The term “Psychological trauma” refers to damage wrought from a traumatic event, which that damages one’s ability to cope with stressors. “Trauma” is commonly defined as an exposure to a situation in which a person is confronted with an event that involves actual or threatened death or serious injury, or a threat to self or others’ physical well-being (American Psychiatric Association, 2000). Specific types of client trauma frequently encountered by which therapists and other mental health workers frequently encounter in a clinical setting include sexual abuse, physical , or sexual assault, natural disasters such as earthquakes or tsunamis, domestic violence, and school or/and work related violence (James & Gilliland, 2001). Traumatic
This paper will define The Effects of Trauma and Crisis on Clients and Mental Health Counselors and give a brief overview on how these Natural and man-made disasters, crises, and other trauma-causing events have become a focus of the clinical mental health counseling profession. Due to the extreme trauma that children, adolescents and adult experience after a traumatic event it, is noted that most individuals that are exposed to traumatic experience usually develop major depression, generalized anxiety, and Post-Traumatic Stress Disorder (PTSD) later in
Major natural disasters such as hurricanes, earthquakes and floods often precipitate sudden emergencies, which have significant impact on all domains of life for affected populations. Children are a particularly vulnerable group to the effects of natural disasters, with unique physical, developmental, and psychosocial characteristics that place them at high risk for adverse outcomes (Murray, 2011). Some of the consequences for children after natural disasters include physical insecurity, poor living conditions and displacement, and disruption to community life. Numerous children may also be left orphaned after the loss of one or both parents. The aftermath of natural disasters place children at risk for adverse physical but
Art as a therapeutic method was my primary focus throughout the psychology program at Ryerson University. I am familiar with much research regarding art therapy for mental disorders such as depression
Children have multiple or prolonged exposure to trauma, experience various symptoms and reactions, and long for progressive techniques to heal their pain.
Trauma is an individual’s visceral reaction to a horrible event, events such as early childhood traumas, accidents, sexual abuse, or community violence (apa.org, 2016). An individual may react with shock and denial in the aftermath. As time continues some reactions may comprise of mood swings, intrusive memories, difficulties maintaining relationships and can manifest into physical symptoms to include headache or upset stomach. There are individuals who experience difficulties functioning in their daily lives; these observable responses are a normal response to the trauma (apa.org, 2016).
Although post-traumatic stress disorder (PTSD) is sometimes considered to be a relatively new diagnosis, as it first appeared in 1980, the concept of the disorder has a long history. That has often been linked to the history of war, but the disorder has also been frequently described in natural disasters, mass catastrophes, and serious accidental injuries. The diagnosis first appeared in terminology when Diagnostic and Statistical Manual of Mental Disorders (DSM)-I was published in 1952 under the name “Gross stress reaction”. It was misplaced, however, in the next edition in 1968, after a long period of next peace. When DSM-III was developed in the mid-1980s the recent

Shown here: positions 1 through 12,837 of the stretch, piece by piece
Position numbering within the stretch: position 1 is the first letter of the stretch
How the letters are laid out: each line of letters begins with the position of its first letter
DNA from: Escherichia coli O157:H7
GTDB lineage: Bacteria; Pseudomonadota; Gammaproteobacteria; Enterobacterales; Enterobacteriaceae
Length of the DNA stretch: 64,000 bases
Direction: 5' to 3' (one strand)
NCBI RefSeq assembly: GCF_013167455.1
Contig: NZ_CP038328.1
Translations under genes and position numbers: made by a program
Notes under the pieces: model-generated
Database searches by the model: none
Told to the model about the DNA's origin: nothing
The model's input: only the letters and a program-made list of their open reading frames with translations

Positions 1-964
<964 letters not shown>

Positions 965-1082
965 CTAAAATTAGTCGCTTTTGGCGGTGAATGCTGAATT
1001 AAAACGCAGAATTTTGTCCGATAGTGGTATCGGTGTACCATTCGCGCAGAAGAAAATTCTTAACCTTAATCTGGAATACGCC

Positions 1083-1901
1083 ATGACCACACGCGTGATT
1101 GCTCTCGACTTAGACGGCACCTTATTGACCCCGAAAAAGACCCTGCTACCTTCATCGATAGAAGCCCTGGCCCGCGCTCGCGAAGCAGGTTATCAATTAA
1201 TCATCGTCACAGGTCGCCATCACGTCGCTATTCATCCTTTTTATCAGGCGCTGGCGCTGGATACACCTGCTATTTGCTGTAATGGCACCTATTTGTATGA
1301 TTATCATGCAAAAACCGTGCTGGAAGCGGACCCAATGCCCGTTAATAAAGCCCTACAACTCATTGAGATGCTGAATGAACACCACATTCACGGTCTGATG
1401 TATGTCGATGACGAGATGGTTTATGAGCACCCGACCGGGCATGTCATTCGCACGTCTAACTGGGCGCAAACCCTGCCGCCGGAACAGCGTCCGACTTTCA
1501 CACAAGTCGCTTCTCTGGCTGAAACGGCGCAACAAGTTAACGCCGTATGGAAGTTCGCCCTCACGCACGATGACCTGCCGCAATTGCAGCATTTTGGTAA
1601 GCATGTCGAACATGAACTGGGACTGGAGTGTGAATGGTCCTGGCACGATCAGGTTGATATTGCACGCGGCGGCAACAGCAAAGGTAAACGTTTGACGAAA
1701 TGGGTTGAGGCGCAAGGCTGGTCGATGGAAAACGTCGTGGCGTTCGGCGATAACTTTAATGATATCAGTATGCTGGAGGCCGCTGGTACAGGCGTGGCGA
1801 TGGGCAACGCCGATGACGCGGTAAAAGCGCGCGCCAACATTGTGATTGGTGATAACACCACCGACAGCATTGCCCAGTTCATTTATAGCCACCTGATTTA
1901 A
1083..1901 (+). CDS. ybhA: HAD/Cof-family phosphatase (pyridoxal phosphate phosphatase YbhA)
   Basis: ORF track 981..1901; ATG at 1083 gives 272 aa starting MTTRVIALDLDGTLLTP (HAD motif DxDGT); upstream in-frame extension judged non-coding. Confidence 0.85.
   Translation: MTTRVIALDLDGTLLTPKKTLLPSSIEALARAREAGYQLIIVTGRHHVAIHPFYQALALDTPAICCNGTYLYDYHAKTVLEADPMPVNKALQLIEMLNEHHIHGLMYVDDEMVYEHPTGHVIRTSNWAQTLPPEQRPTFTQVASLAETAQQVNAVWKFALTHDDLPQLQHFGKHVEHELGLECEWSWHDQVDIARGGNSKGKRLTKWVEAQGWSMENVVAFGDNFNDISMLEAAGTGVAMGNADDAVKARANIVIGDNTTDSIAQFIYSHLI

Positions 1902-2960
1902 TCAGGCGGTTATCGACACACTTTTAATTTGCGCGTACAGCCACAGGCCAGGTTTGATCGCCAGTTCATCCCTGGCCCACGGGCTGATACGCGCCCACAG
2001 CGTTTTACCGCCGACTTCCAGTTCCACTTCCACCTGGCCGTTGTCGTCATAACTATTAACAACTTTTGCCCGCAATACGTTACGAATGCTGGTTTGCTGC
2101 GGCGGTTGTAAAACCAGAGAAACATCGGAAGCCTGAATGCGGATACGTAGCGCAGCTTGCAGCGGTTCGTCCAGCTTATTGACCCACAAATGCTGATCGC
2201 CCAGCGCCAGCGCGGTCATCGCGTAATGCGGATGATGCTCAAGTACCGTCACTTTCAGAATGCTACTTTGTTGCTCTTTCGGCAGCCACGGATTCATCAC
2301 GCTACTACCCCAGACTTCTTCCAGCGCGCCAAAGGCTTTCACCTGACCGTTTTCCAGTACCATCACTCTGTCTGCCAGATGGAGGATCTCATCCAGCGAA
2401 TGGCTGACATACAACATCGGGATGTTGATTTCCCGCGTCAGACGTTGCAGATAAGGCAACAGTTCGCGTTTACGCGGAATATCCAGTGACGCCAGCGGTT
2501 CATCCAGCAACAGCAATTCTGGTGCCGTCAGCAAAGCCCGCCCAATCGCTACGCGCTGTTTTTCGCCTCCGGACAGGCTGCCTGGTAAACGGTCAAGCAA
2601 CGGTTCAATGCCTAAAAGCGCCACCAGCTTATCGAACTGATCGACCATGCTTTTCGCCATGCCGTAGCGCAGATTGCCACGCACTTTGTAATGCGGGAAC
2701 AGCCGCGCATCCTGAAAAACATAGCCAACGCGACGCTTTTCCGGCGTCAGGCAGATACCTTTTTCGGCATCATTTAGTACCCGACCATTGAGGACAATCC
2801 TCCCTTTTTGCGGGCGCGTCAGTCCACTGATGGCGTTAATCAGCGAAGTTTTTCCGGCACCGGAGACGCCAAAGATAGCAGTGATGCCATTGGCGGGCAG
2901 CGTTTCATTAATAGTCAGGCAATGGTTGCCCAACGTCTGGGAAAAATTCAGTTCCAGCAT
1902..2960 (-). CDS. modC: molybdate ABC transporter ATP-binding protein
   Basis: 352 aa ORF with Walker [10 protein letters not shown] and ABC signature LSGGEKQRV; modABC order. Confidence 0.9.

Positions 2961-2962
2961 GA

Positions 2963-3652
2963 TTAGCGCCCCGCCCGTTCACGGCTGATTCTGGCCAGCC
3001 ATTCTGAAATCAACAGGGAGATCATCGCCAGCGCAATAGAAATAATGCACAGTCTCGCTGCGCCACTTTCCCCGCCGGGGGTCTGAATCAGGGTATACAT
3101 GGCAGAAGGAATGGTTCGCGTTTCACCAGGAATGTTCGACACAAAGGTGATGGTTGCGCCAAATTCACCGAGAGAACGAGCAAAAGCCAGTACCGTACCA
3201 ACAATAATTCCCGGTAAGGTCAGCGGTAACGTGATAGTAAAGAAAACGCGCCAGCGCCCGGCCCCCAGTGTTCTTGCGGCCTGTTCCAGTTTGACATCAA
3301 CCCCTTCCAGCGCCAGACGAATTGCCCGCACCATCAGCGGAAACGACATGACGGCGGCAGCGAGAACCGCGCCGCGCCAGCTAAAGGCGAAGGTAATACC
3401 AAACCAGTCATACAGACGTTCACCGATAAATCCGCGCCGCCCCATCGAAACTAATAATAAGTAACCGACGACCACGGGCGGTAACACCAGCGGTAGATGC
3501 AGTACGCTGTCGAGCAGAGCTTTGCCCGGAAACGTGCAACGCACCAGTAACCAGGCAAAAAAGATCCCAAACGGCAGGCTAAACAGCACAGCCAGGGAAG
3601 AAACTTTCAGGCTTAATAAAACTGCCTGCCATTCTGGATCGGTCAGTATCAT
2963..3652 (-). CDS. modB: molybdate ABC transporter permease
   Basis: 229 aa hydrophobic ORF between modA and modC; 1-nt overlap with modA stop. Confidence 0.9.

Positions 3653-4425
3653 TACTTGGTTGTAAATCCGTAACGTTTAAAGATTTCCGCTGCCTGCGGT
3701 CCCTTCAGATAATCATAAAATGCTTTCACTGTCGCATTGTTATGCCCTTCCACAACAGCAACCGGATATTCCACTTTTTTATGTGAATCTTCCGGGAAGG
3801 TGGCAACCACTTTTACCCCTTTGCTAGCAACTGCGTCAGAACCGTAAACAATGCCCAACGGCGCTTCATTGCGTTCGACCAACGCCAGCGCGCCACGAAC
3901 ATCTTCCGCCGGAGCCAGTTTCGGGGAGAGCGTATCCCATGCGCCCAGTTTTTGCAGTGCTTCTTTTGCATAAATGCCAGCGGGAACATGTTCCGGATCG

However, art therapy is typically the most in psychiatric wards, either individually or in groups. It is currently emerging is family art therapy, and used a lot in the education system, focusing on children who are learning disabled, mentally challenged, emotionally disturbed, socially disadvantaged. According to the AATA, art therapy is practiced in mental health, rehabilitation, medical, educational, forensic, wellness, private practice and community settings. Within these settings, art therapy can be applied to an extremely diverse client population in individual, couples, family, and group therapy formats. Art therapy is an effective treatment for people experiencing developmental, medical, educational, and social or psychological impairment. Other individuals who benefit from art therapy include those who have survived trauma resulting from combat, abuse, and natural disaster, along with individuals who have adverse physical health conditions such as cancer, traumatic brain injury, and other health disability, and finally individuals with autism, dementia, depression, and other disorders. Art therapy helps people resolve conflicts, improve interpersonal skills, manage maladaptive behaviors, reduce negative stress, and achieve personal insight. (AATA, 2013) No matter how it is used, all good art therapy leads to both education and growth. It can be beneficial
Expressive arts therapy is the use of art modalities, creative process, and aesthetic experience in a therapeutic context. It is a therapy of the imagination (McNiff, 1992). Effective communication is an essential element in therapeutic relationships and, although verbal language is the most conventional means of conveying information, other forms can convey just as much as words. The arts are an alternative form of communication that has recently received recognition for their value in therapeutic settings. There is a long well-established connection between the arts and psychology. Expressive arts therapy builds on a natural, complimentary relationship between the two disciplines. As a formal therapy, this form is relatively new with its